“This would cost a lot.  But I was positive I could find the money somewhere to do it and I agreed to the terms.  Now all I had to do was find the money to buy the island of my dreams. It seemed out of reach, but I vowed to reach my goal.”

Joseph Campbell wrote “follow your bliss”.  Branson writes: “…have fun and the money will come and in turn, so will your goals.”  Most of us have heard advice like this so often that it has become cliché, however, after you’ve read Branson’s account of his trip to Jamaica and the British Virgin Islands, you will become a believer!

Another of Richard Branson’s personal principles that really resonates with me is summed up in these sentences: “As soon as something stops being fun, I think it’s time to move on.  Life is too short to be unhappy.  Waking up stressed and miserable is not a good way to live.

Branson tells the story of pitching the idea of starting an airline to his partners at Virgin Music.  Branson was proposing to use a third of a year’s profits from Virgin Music to start Virgin Atlantic.  He told them that the risk was worth it because it would be “fun”.

“They weren’t happy with the word ‘fun’.  To them, business was serious, It is. But, to me, having fun matters more.”

While the book doesn’t break any new ground in terms of wisdom,  I highly recommend it specifically because it is filled with time-honoured pearls of wisdom, each of which Branson manages to breathe life into through his fascinating anecdotes about his personal and business life.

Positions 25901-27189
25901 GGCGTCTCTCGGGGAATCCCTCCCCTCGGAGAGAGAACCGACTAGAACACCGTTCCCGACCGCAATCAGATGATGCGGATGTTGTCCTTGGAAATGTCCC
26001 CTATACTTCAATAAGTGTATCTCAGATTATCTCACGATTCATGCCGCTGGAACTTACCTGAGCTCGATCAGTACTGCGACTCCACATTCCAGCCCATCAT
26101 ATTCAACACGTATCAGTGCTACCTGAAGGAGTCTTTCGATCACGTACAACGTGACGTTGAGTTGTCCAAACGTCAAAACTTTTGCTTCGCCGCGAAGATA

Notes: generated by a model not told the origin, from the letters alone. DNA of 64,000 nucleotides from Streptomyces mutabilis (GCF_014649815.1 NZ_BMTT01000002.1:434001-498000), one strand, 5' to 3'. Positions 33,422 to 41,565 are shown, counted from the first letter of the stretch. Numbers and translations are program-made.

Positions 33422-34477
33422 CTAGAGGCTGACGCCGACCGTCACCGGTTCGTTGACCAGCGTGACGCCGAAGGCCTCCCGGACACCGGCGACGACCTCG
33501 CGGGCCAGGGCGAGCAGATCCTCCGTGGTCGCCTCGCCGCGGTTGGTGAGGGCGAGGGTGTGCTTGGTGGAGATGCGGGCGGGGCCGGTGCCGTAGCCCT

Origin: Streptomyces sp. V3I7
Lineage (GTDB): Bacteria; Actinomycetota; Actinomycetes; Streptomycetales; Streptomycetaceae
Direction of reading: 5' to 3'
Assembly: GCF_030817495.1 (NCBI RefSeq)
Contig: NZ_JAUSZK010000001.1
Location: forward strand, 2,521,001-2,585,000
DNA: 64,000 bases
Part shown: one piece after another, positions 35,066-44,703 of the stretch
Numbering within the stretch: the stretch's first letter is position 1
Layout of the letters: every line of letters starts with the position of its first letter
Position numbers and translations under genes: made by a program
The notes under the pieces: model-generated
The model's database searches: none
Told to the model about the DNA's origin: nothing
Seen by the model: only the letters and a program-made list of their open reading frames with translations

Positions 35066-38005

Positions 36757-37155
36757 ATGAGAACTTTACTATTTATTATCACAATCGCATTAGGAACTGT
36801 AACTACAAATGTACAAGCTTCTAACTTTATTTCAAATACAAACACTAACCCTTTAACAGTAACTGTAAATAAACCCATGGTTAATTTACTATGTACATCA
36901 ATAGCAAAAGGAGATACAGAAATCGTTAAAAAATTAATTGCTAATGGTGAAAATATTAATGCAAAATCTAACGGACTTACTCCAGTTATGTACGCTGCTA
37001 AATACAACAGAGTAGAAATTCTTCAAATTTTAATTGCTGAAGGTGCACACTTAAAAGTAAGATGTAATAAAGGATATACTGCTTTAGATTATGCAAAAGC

Even though you and I probably have very little in common with Richard Branson, this book will have you believing that you can achieve anything if you have the right attitude!
As I read this book, many of Branson’s philosophies reminded me of a book by Mark Burnett, one of the pioneers of reality television and creator of shows such as “Survivor” and “The Apprentice”. Burnett’s book is called “Jump In! Even If You Don’t Know How To Swim” and it chronicles Burnett’s arrival in America in 1982 as a young British ex-commando with $600 and no return plane ticket.  Burnett’s secret to success can be summed up in the following quote:

“It’s about taking action.  Nothing will ever be perfect, and nothing can be totally planned.  The best you can hope for is to be about half certain of your plan and know that you and the team you’ve assembled are willing to work hard enough to overcome the inevitable problems as they arrive…. If you’re passionate, committed, and willing to believe in yourself, anything is possible.  It all starts when you take that half certainty, mix it with your intuition and Jump In.  Over analyzing… will be the beginning and the end!

Our current global economic climate has left many people feeling gun shy about  having an optimistic outlook on life.  After all, many “sure things” have evaporated recently and uncertainty seems to rule the day. At this point, each of us has two options available:

1. Wait until you are positive about the outcome before taking any action.  This includes changing careers, investing money, falling in love, starting a family and so on.

2. Realize that nothing in life is ever certain and decide that a positive outlook is more important to your success than actually being positive about the outcome.

I urge you to take the second option.  Decide what outcome you want for your life, set your intentions and goals clearly in your mind, develop a decent, yet flexible, strategy then say: Screw it, let’s do it! and jump in!